Originally created 05/29/03

Durable goods fall 2.4 percent in April

WASHINGTON -- Orders to U.S. factories for big-ticket goods fell in April by the largest amount in seven months, fresh evidence that the battered manufacturing sector is the weakest link in the economy's ability to get back to full speed.

The Commerce Department reported Wednesday that orders for durable goods - manufactured products such as cars and appliances expected to last at least three years - dropped by 2.4 percent in April from the month before, when they rose by 1.4 percent.

April's decline in orders was deeper than the 1 percent decrease economists were expecting and marked the largest drop since September.

Federal Reserve Chairman Alan Greenspan, in an appearance on Capitol Hill last week, called recent production figures for big industry weak. Businesses remain cautious and are wary of making big spending and hiring commitments, he said. That is a major factor restraining the economy's recovery.

Also Wednesday, the department announced that data on shipments of semiconductors will again be included in the monthly durable-goods report under an agreement with the semiconductor industry.

The shipments information will start showing up again in the durable goods report for July, which will be released on August 26. However, data on orders to factories for semiconductors will continue to be absent from the reports.

Orders, shipments and other information on semiconductors had been dropped from the reports when some major companies stopped supplying it to the government. The information had been provided on a voluntary basis.

In Wednesday's report, orders for transportation equipment fell 5.4 percent in April, following a 2.1 percent rise.

Excluding transportation orders, which can swing widely from month to month, durable-goods orders went down by 1.2 percent in April, the second decrease in three months.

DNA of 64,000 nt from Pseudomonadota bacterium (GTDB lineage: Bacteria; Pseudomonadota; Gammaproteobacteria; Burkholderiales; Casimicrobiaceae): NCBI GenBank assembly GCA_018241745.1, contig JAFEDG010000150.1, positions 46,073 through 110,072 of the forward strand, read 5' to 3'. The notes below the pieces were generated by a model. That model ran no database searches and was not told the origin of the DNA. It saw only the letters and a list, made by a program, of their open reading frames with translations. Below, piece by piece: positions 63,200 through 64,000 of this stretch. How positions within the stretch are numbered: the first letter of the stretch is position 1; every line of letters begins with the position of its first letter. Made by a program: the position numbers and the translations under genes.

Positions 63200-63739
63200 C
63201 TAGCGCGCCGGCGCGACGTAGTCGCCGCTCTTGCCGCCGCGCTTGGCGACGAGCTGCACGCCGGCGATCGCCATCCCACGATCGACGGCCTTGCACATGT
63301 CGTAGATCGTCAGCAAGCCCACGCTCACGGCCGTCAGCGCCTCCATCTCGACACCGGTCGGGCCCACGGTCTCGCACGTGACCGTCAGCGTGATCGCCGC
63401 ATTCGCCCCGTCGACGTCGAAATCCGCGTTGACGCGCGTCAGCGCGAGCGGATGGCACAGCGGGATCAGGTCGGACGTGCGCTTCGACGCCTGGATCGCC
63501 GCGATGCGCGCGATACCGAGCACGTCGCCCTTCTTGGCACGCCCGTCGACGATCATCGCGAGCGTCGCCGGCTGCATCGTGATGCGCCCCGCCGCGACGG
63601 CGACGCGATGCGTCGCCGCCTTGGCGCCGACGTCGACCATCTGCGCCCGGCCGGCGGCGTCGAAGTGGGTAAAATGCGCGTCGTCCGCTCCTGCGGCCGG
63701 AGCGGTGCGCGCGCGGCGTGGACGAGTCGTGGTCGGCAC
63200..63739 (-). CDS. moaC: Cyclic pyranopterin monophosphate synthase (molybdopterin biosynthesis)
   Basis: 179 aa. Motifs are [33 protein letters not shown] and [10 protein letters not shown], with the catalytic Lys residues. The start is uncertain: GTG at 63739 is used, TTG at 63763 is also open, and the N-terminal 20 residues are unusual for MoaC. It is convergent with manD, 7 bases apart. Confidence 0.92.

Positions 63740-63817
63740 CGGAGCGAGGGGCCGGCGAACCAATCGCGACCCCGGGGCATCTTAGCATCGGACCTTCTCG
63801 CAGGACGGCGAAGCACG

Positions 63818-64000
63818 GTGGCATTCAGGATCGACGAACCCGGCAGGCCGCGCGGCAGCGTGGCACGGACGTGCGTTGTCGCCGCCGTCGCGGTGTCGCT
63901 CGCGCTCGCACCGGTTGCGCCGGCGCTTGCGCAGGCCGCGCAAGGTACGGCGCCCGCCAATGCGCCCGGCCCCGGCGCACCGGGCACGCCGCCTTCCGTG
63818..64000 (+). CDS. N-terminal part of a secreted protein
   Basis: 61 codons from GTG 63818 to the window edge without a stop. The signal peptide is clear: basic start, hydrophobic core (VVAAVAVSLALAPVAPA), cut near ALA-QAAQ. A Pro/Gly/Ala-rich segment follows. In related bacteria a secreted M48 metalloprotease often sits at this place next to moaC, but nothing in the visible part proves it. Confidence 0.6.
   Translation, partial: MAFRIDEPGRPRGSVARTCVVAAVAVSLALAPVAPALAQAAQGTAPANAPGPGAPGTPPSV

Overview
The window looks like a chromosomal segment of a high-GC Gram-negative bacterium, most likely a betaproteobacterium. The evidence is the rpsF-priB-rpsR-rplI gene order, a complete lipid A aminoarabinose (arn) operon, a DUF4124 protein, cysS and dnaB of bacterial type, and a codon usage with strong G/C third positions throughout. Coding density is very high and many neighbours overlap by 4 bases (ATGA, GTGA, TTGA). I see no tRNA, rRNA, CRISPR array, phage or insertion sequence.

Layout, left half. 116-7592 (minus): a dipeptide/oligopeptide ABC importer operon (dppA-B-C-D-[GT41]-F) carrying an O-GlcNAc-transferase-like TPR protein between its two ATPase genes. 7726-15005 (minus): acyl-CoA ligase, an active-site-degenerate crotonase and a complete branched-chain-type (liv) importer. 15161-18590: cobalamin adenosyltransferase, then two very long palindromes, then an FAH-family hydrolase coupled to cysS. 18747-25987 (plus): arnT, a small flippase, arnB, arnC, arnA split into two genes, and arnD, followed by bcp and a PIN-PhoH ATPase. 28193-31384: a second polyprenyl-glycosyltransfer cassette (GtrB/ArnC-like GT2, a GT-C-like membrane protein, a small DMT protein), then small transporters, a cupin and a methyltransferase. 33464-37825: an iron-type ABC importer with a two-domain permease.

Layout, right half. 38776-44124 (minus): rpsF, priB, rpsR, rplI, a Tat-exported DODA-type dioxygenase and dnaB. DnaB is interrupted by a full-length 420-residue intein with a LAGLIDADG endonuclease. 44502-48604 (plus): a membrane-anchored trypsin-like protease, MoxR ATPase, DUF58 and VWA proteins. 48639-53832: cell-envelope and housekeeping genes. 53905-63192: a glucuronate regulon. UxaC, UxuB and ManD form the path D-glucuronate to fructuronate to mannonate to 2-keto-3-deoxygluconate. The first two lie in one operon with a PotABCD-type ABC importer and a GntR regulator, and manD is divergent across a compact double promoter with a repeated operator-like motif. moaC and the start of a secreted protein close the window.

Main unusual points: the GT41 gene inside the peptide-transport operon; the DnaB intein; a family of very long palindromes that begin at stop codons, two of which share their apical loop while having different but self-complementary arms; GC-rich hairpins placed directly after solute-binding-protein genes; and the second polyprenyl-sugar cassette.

Orders for automobiles in April fell 3 percent, on top of a 1.6 percent decline in March.

For electrical equipment and appliances, orders declined by 3.6 percent in April, more than wiping out March's 3.5 percent gain. Orders for communications equipment fell 5.1 percent, after dipping 0.1 percent in March.

For machinery, orders declined 3.7 percent, reversing much of March's 3.9 percent advance.

In a bright spot, orders for computers jumped by 15.3 percent in April after slipping by 0.3 percent in March.

Some economists believe the Federal Reserve may cut short-term interest rates, now at a 41 year low, at its next meeting on June 24-25, in a bid to energize the economy and ward off the possibility that deflation - a widespread and prolonged decline in prices - could erupt in the United States.

Greenspan and his colleagues say the chance of deflation cropping up is remote, but it is so serious and dangerous that policy-makers must be on guard.

Other economists, however, believe the Fed will hold interest rates at their currently low rates at the June meeting.


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